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Published: March 9th 2010
Spring Festival celebrations continued well in to the first day of the year of the tiger. After enjoying far too much of the local tipple baijiu, a sorghum fermented paint stripper, I was hoping for a good few hours of sleep before catching my train to Harbin, the first destination of my week’s vacation. If I thought the constant firework and firecracker explosions would cease with the start of the new year, I was rudely mistaken. Even before sunrise, they had started again, and they continued until lunch. There was little chance of catching up on my sleep.
I was hoping the hassle of buying train tickets over the hectic Spring Festival period was going to be worth it. Harbin, meaning ‘a place for drying fishing nests’ in the old Manchu language, is located in the far north reaches of China and has a long and colourful Russian heritage. Many Russians and Jews sought refuge here during the Russian Civil War. Even though the Russian population has dwindled to nothing, and the last Jew reportedly died in 1984, there are still plenty of opportunities to eat traditional Russian sausages and buy typical Russian nesting dolls. Nevertheless, it wasn’t the heritage,
food nor souvenirs that was Harbin’s main draw. It was the chance to see the world famous ice and snow festivals that are held here at the beginning of every year.
Harbin is an incredibly cold place. In the midst of winter, temperatures can drop to as low as minus forty degrees Celsius. With such coldness, it makes for the perfect place to hold ice and snow festivals, festivals where some of the sculptures near ten stories in height. By mid February the coldest of the winter temperatures were past, meaning more bearable day time temperatures of minus fifteen degrees Celsius could be enjoyed.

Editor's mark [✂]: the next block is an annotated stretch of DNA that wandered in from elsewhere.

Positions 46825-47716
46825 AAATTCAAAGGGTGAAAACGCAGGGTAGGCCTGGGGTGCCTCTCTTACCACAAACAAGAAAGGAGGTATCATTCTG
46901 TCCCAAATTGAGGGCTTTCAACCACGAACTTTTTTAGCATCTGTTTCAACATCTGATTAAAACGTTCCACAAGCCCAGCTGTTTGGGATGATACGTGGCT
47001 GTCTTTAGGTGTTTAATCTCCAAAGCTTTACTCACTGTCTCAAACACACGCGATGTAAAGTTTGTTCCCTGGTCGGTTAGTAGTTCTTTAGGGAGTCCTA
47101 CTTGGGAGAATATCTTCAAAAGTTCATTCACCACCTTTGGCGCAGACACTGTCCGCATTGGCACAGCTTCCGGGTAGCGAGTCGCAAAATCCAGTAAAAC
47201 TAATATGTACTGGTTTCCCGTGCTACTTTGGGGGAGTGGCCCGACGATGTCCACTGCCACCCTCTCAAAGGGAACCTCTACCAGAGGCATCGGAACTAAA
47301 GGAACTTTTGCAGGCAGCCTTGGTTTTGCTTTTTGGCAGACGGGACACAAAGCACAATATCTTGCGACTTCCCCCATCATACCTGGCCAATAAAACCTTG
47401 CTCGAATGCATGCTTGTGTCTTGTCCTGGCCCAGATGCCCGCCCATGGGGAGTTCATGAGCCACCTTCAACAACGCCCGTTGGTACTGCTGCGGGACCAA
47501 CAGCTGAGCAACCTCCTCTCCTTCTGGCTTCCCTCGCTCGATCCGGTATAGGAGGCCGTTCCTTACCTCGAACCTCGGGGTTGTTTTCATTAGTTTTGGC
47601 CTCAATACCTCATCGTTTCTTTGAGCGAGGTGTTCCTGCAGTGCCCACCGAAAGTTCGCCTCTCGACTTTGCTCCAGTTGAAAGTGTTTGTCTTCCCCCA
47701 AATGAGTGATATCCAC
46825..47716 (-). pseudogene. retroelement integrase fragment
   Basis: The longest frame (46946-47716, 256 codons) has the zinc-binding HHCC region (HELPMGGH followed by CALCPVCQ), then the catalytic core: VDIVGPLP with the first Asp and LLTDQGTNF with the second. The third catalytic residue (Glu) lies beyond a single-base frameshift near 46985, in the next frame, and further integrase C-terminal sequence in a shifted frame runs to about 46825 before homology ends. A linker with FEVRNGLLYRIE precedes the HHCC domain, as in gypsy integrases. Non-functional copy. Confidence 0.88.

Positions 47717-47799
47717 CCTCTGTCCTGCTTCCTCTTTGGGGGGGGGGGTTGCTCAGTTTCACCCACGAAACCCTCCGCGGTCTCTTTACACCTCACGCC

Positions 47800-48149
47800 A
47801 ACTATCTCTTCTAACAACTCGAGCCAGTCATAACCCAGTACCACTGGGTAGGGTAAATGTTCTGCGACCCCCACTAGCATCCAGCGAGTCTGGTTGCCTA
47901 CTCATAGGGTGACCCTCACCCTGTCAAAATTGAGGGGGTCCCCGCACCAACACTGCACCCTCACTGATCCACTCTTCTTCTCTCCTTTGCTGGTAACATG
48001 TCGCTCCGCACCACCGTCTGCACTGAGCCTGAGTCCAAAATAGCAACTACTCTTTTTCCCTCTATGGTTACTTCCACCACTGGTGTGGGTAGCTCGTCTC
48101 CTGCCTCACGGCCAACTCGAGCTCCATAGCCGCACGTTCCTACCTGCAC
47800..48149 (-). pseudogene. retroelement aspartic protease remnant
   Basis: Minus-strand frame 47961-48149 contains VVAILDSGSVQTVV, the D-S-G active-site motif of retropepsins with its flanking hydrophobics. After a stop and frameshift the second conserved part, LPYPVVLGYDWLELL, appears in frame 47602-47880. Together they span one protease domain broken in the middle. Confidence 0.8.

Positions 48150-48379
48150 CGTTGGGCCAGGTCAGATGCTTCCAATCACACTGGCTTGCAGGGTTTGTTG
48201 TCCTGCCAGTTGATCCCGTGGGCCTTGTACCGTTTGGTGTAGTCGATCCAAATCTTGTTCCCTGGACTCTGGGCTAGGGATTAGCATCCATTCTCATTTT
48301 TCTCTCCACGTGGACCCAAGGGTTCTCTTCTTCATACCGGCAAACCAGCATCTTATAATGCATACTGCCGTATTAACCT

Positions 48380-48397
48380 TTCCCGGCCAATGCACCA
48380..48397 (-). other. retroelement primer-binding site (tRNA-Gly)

Located next to each other across the Songhua River from the centre of Harbin, the ice and snow festivals by day are impressive. But by night the 15,000 plus LED lights bring the sculptures alive in a magnitude of dazzling colours. Walking around in the coldness with a woolly hat and red cheeks left me resembling more of a frigid gnome than a tourist. Imagine my delight then when I came across a bus offering people a free taxi service to the main ice sculpting arena. I didn’t think twice about handing over the
ice sculpting entrance fee and not being given my ticket in return. Everyone else was doing the same! But I don’t think everyone else expected the driver to try and lose everyone in the crowds when we arrived at our destination. With the speed and manoeuvring ability of a cheetah, he was soon nothing but an angry memory.